- May 12, 2016
- Posted by: ABO Capital
- Category: Publications by Zandre Campos
The International Renewable Energy Agency notes in its Africa 2030 report that renewable energy on the continent has the potential to quadruple to 22 percent. Abundant solar energy potential – as much as 10 terawatts – and substantial wind resources in Africa’s eastern, northern and southern regions, have the potential for rapid development and scalability. Renewable energy may provide up to one quarter of electricity in Africa by 2040.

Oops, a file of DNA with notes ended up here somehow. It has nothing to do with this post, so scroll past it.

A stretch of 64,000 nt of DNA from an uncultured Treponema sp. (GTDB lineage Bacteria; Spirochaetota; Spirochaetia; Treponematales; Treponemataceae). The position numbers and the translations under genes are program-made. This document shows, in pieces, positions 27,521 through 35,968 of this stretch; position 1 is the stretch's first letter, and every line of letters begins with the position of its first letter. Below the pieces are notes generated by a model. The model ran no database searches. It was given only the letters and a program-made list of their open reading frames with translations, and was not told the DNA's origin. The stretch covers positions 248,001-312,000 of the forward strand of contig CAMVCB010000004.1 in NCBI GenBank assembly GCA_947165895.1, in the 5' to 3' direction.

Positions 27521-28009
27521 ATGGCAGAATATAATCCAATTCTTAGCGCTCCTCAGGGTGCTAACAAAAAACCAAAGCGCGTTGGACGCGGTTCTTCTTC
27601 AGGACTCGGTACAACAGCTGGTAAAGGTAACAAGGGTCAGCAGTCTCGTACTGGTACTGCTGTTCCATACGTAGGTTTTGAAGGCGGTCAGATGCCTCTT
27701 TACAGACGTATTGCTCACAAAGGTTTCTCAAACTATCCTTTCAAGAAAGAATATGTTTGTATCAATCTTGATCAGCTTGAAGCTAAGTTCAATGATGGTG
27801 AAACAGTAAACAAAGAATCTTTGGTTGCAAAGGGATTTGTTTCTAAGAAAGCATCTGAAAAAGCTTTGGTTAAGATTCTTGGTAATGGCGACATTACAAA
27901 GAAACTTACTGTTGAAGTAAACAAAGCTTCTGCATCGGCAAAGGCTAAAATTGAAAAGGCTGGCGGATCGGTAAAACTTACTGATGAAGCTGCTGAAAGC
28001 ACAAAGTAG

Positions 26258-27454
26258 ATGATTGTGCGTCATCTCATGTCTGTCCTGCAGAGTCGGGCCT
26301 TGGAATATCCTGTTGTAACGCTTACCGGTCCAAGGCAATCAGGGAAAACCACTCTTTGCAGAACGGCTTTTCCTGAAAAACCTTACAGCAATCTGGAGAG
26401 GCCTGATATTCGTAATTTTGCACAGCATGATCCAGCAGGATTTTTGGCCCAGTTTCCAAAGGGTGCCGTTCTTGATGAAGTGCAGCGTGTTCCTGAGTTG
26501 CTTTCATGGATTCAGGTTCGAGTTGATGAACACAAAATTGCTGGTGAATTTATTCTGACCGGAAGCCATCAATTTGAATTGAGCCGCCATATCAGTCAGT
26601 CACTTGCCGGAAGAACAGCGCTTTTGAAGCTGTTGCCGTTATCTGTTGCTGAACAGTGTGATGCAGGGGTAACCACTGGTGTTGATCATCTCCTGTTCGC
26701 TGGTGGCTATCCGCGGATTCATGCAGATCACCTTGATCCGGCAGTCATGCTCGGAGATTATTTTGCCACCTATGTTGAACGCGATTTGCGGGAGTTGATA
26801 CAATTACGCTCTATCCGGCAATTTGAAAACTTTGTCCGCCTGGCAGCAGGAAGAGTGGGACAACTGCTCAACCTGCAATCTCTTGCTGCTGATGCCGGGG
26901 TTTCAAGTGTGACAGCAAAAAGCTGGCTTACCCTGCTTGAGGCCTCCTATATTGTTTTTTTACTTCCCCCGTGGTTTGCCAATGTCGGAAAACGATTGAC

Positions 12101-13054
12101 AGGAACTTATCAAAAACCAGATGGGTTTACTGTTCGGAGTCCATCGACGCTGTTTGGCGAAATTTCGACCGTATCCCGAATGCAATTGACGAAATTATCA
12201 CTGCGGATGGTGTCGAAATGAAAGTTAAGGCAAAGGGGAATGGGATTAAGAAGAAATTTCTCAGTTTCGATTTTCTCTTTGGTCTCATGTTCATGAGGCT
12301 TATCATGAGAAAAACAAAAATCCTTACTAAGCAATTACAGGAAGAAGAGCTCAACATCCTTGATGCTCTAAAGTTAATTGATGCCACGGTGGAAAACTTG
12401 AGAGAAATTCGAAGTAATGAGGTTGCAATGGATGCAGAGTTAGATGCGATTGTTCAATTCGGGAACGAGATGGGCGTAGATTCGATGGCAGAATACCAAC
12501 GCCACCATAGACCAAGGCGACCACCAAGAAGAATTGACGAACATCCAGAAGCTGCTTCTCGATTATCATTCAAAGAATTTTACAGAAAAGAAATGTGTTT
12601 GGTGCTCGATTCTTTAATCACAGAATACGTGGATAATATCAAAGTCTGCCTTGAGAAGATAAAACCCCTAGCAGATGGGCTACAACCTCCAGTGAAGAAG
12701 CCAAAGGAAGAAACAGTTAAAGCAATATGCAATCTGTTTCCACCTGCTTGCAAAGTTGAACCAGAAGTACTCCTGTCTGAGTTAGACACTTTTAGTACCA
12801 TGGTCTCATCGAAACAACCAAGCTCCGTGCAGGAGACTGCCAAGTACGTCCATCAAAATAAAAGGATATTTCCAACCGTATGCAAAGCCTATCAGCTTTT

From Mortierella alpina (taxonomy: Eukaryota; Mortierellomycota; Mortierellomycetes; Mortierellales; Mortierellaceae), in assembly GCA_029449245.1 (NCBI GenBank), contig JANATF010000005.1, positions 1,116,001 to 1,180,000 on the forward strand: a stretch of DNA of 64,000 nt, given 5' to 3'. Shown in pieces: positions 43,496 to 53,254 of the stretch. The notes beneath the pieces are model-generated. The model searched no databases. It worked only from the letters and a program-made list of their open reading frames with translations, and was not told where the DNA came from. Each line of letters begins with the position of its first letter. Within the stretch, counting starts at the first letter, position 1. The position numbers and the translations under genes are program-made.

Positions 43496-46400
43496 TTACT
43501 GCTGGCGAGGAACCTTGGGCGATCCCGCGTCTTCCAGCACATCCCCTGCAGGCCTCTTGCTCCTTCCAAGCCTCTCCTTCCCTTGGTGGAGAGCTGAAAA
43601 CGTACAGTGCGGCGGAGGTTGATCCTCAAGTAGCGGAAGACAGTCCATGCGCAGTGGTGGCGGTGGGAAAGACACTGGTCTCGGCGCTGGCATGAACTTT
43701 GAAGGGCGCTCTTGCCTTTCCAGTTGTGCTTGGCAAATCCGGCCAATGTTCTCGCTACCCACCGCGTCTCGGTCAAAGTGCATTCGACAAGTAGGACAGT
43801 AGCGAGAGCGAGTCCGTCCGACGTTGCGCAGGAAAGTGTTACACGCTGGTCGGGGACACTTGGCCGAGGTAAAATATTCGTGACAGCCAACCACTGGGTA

It may seem ironic that Angola, Africa’s second largest oil producer, is committed to pursuing renewable energy. The reasons go beyond the drop in oil prices or the need for diversification of the country’s economy. It’s a question of meeting basic human needs. More than 13 million Angolans, or about 26 percent of the population, have no access to electricity, according to the International Energy Agency (IEA). Rural areas, especially those in the rural south of the country, have no access to a grid. Cities and other areas which do have electricity can experience blackouts.